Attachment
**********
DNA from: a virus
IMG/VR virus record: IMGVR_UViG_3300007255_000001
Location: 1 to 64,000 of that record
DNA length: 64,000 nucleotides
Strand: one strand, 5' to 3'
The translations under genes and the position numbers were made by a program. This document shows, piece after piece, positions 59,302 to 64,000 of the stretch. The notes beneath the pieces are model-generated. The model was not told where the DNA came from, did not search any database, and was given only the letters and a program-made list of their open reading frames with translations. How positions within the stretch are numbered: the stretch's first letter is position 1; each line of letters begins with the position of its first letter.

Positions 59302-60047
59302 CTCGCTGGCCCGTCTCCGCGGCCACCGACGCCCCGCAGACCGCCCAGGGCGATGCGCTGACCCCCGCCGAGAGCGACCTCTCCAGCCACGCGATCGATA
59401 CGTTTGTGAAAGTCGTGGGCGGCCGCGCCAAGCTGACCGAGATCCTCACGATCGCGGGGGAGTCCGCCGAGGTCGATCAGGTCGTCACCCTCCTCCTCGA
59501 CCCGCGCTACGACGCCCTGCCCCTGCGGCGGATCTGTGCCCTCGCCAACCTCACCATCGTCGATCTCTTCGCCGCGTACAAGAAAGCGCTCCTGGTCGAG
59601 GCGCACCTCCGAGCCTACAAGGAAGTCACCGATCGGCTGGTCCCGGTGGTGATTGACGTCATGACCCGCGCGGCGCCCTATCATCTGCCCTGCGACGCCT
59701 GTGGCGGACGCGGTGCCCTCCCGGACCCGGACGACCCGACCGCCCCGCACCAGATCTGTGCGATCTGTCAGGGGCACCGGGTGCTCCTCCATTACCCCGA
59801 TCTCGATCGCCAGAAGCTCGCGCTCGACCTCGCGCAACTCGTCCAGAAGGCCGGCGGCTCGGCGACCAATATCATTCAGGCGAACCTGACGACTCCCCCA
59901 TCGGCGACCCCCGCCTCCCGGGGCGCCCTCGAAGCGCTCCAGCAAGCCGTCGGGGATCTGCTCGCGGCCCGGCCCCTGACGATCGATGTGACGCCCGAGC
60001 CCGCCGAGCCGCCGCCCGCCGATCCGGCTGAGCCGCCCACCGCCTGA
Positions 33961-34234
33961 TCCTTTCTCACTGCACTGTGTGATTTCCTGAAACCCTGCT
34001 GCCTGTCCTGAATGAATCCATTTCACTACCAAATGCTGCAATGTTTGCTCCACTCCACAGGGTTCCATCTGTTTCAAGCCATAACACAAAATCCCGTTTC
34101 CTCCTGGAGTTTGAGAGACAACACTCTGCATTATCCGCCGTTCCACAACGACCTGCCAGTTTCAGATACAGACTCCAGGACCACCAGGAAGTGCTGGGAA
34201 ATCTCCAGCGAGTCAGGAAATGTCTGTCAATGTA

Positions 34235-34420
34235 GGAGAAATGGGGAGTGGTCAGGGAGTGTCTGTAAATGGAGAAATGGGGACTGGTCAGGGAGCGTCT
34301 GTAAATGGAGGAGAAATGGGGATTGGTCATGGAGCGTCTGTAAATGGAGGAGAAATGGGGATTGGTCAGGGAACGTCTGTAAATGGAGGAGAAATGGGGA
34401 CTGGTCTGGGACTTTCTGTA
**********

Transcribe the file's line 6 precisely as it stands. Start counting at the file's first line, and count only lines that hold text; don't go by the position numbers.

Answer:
The translations under genes and the position numbers were made by a program. This document shows, piece after piece, positions 59,302 to 64,000 of the stretch. The notes beneath the pieces are model-generated. The model was not told where the DNA came from, did not search any database, and was given only the letters and a program-made list of their open reading frames with translations. How positions within the stretch are numbered: the stretch's first letter is position 1; each line of letters begins with the position of its first letter.